Employers may have legitimate reasons for wanting to place employees under video surveillance, such as vulnerability to theft or sabotage, or even concern about safety.

Here we aim to assist you in finding a balance between protecting your legitimate interests and not invading your employees’ everincreasing rights to privacy.

Q: When can an employer use video surveillance to monitor employees?  

A: Courts and arbitrators have focused on determining how the specific video surveillance was implemented and why, with the help of four considerations:  

  • Is the surveillance necessary for legitimate or reasonable business interests? Such interests include lossprevention and safety or security risks.  
  • Is the collected information limited to that necessary to the purpose? The scope of the surveillance will be deemed reasonable only if it is restricted to what is necessary to the expressed purpose.
  • To what extent is the employee’s privacy affected? Surveillance for productivity issues, or where employees have a reasonable expectation of privacy, is usually held to be unreasonable unless there is a significant business interest at stake.
  • Were effective alternatives considered? Video surveillance is a significant step, or even a last resort. If effective alternatives that are less invasive of privacy do exist, then it may be seen as unreasonable to use video surveillance. That said, an employer would not be required to use inefficient or very costly alternatives, provided the measure is reasonable and necessary.

Q: What about surreptitious surveillance by cameras whose locations and purposes are not known to the employees?

A: Varying standards exist regarding surreptitious video surveillance, and such surveillance should be reserved for certain situations, such as: where substantial evidence of wrongdoing already exists or where less invasive measures have already been exhausted. The decision for such surveillance should be made at a senior management level.

Tips for Employers

  • Before implementing video surveillance, consider viable alternatives and maintain records that can be used as evidence if need be.
  • If the video surveillance is to be open and with a business or security purpose: identify this purpose; make it known to employees; restrict the surveillance to that specific use; and be prepared to demonstrate its need.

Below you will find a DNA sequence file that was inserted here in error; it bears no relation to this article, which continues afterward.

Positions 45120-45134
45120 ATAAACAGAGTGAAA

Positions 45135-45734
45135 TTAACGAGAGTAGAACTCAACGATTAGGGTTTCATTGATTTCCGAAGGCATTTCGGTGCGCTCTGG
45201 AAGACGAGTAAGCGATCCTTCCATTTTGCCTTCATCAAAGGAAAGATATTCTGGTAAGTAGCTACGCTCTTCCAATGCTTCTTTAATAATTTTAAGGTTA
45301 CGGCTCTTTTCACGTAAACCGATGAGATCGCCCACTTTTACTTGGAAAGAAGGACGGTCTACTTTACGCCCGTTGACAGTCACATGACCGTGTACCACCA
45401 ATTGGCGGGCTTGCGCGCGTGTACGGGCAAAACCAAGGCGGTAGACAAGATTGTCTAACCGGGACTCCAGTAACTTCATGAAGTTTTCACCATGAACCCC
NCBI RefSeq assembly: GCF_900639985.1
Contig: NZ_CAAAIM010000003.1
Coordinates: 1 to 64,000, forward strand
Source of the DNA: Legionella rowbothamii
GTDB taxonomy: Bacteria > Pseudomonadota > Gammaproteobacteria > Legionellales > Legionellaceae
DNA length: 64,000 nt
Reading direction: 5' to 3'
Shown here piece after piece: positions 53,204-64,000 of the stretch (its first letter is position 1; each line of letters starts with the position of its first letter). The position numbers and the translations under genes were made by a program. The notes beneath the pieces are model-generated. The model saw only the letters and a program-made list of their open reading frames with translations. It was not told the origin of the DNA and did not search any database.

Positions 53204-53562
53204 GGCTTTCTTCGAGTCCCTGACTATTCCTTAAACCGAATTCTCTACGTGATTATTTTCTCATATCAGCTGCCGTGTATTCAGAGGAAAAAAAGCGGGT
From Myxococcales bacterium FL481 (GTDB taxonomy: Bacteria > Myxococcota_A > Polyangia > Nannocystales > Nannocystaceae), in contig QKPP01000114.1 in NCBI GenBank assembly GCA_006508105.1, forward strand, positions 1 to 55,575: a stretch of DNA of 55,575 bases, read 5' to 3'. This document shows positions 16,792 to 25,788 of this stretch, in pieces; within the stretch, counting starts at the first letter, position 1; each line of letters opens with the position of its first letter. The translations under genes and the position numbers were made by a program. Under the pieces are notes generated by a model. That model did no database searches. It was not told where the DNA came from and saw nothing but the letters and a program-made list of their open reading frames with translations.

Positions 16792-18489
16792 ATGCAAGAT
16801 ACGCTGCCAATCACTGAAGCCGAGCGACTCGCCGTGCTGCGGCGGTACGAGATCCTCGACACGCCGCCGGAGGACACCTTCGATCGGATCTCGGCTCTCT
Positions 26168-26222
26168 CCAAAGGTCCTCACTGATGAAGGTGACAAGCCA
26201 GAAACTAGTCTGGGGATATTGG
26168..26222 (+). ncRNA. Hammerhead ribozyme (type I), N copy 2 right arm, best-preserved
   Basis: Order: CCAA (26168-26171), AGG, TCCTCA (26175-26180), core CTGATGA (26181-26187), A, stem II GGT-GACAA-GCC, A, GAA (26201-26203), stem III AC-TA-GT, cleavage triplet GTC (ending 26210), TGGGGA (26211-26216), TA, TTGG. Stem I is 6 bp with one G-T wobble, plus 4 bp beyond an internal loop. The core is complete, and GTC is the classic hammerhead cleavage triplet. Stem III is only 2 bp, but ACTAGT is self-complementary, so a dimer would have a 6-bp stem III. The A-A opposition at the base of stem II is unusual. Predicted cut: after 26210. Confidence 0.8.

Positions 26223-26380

• If the video surveillance is considered necessary, ensure that the surveillance is reasonable and that its intrusive effect on privacy is limited. Weigh the employees’ loss of privacy against the employer’s benefit, to ensure the proportionality of the measure.
  • Review any relevant collective agreement for any stipulated restrictions.
  • Since some arbitrators have required that an employer confront an employee with its suspicions, prior to video surveillance, consider whether confronting the employee is possible, or whether it would undermine your subsequent surveillance.  
  • Consider the various kinds of video surveillance equipment and choose the one most suitable, keeping in mind that admissibility in court depends on a videotape being a true and accurate reproduction.
  • Consider contracting with a reputable investigation or security services provider to set up and maintain the surveillance system.
  • Whether you hire a security services provider or do your own taping, know: who created the tape; who, if anyone, edited the tape; and that the tape has been securely maintained and un-tampered.
  • Ensure that the video surveillance documents the acts in question, portraying them clearly, without bias or manipulation. A videotape whose prejudicial effect exceeds its probative value can be excluded from evidence.
  • The videotapes should clearly mark the correct time and date when they were made and should not be edited for content or regarding time, lighting or continuity.
  • Ensure that a witness will be available to testify that he or she knows when, where and under what circumstances the videotape was made, and that the tape is a fair and accurate reproduction. Ensure that only one person does the actual videotaping and that only one person (preferably the same person) maintains secure custody of the tapes.
  • The individual conducting covert video surveillance of an employee should be prepared to respond if the employee discovers the surveillance, responding to questions briefly and honestly, i.e., that he or she is videotaping the employee’s activities; that he or she was asked to do so; and, if the employee demands to know by whom, by responding that he or she is not at liberty to say.